What's Wrong with This Picture?

Is the Pope Psychologically Healthy?


6:14 PM 3/13/2017 — This post is actually a followup of a previous one, entitled “Do Sacraments Really Exist?” In point of fact, the original version of that article included these thoughts, but I edited them out at the time. With the advent of the Dubia, and the subsequent persecution of the four cardinals who issued it, I can no longer justify withholding these thoughts. In essence, the question raised by the Dubia can be synthesized as follows: Does the current Vicar of Christ believe there is such a thing as Divine Positive Law? Recent unguarded remarks by the Holy Father, the specific content of which are irrelevant, have motivated me to release these heretofore embargoed thoughts, resigned to letting the canonical chips fall where they may. To those who may reguard these thoughts as disrespectful, I have no response other than: "So be it."
     An acquaintance of mine who is a psychologist believes he has Pope Francis all figured out: “His personality has all the hallmarks of someone who had a bad relationship with his father, determined to use his authority in a veiled way, masquerading as a kind of liberal leniency, to punish everyone who reminds him of father, unconsciously imitating every bad quality of his father that he grew up convinced he would avoid.” I am not a psychologist, so I have no way to evaluate his statement, though as a parish priest of considerable experience, I can testify to the fact that children who are emotionally abused growing up typically end up doing the same sort of thing in adulthood as their parents did to them. There’s a photo floating around out there somewhere—a family photo of the Bergoglio family—and a very young Jorge Mario Bergoglio, a Jesuit scholastic at the time, is clearly not a happy young man. Call me presumptuous or conspiratorial, but I suspect that Jorge’s father was a very strict man, and that our pope is using his authority, subconsciously I hope, to lash out and destroy anyone and everyone in the Church who reminds him of the father.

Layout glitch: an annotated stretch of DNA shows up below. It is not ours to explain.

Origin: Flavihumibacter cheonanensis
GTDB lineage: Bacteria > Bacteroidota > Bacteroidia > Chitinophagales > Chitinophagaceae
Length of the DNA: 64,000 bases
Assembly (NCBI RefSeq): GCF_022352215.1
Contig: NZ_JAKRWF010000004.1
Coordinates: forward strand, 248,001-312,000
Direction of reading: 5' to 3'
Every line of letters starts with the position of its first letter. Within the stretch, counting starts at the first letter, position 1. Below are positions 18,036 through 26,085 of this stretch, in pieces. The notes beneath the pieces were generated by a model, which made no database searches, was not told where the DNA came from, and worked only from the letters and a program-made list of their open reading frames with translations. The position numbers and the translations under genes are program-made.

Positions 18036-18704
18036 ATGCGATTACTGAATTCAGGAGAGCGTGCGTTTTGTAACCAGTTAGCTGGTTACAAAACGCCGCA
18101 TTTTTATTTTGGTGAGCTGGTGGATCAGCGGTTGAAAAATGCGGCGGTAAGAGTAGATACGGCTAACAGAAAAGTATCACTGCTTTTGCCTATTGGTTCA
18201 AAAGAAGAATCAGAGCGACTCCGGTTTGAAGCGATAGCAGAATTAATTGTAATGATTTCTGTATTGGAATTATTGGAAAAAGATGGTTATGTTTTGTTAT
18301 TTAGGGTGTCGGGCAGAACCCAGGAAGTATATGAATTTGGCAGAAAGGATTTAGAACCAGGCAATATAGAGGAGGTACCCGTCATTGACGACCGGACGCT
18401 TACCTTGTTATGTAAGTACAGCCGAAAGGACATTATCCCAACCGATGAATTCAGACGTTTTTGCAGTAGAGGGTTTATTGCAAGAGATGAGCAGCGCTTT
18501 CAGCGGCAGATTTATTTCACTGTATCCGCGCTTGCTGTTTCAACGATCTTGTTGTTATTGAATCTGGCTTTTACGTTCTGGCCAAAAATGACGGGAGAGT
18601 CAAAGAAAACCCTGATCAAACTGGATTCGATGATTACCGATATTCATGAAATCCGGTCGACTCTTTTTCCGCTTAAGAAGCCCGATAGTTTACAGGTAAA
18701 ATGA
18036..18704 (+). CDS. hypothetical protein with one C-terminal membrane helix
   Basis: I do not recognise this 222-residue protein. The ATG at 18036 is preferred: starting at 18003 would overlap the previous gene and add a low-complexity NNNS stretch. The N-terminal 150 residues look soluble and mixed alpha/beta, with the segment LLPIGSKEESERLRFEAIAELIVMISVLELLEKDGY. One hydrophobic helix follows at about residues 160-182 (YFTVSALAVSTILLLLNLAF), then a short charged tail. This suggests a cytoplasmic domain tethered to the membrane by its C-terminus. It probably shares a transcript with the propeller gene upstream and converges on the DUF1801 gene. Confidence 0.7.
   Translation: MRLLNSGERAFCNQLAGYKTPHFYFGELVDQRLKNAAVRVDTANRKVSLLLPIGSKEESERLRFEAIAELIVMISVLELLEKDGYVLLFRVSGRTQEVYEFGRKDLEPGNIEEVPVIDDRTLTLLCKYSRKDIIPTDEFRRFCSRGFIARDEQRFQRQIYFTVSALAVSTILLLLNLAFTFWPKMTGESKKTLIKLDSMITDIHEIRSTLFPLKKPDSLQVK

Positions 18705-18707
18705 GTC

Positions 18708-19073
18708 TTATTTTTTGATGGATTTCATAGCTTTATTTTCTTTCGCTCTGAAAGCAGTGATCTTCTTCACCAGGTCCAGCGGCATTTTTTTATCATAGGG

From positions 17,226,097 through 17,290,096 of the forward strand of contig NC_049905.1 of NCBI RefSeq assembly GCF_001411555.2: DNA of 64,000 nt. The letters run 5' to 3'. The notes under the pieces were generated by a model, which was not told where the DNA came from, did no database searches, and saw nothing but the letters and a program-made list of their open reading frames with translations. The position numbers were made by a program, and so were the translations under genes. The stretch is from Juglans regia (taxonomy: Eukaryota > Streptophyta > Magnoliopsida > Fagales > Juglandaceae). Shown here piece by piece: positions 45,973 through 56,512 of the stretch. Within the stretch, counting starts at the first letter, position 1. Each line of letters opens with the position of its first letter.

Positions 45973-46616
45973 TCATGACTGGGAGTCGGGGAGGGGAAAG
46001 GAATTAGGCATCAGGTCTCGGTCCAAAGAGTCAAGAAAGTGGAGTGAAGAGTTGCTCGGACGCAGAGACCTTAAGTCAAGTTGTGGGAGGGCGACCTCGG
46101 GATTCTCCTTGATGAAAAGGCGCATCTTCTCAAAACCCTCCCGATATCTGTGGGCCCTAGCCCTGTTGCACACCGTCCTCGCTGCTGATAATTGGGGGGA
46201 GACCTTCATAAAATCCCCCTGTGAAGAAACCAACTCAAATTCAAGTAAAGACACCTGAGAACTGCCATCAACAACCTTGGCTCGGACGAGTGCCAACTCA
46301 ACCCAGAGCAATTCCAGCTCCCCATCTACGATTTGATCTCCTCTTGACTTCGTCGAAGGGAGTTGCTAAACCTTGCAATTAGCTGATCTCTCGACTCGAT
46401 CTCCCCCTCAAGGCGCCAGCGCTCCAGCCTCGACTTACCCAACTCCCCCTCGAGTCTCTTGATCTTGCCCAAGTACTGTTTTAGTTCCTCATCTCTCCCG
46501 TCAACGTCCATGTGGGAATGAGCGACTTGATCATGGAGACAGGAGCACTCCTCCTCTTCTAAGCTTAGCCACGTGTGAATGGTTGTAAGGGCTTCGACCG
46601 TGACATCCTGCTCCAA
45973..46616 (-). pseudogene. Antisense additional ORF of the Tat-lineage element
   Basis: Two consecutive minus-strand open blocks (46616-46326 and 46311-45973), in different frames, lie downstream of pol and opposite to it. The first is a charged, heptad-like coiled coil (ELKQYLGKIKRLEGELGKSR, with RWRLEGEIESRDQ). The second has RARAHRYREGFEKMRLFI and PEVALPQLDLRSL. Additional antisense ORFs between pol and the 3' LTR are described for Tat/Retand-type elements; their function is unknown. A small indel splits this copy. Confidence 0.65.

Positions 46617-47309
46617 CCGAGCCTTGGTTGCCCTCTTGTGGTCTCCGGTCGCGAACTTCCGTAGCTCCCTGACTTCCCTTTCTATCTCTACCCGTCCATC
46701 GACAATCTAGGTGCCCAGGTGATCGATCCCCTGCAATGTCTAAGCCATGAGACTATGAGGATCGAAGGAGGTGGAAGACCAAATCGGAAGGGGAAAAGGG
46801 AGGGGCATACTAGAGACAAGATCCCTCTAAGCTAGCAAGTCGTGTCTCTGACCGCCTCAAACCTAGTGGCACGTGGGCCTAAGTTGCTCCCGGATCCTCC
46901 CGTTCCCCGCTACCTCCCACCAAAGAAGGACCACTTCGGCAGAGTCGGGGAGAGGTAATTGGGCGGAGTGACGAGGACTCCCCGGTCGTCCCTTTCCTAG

I have to confess that something along his thoughts came to my own mind just one week after Cardinal Bergoglio had been elected. I can't quote the exact day or occasion, but it was one of his first off-the-cuff comments in which he suggested a change in Canon Law by which the authority of the local bishop to supervise the activities of members of religious congregations ministering in the diocese would be whittled down, so that the “charism” of these religious priests could have their full effect. At the time, I remember speculating in my own thoughts that it was likely that, at some point in his early priesthood, a local bishop in Argentina had done something to curtail what he or his fellow Jesuits were doing which countermanded what the bishop had mandated for the faithful of his diocese, and that the newly elected Pope was still smarting about it even after all these years.
     Then came his remark at the time he reformed the system of Papal honors—which, by definition, are only available to secular priests—in which he fulminated against priests who took pleasure in their fancy cars—I think I was actually behind the wheel of my Volkswagen at the time. The reforms, he said, were meant to combat the phenomena of men viewing their priesthood as a sort of “career,” and seeking to advance themselves in the “corporation” of the Church rather than serve. I remember asking myself at the time, “I wish he would specify where, exactly, he sees this happening today.” Certainly, this sort of thing went on in the past, before the abuse crisis, when the Church and her priests were fat, dumb and happy; but now? I began to wonder if this new Pope wasn't, perhaps, frozen somewhere in the '70s.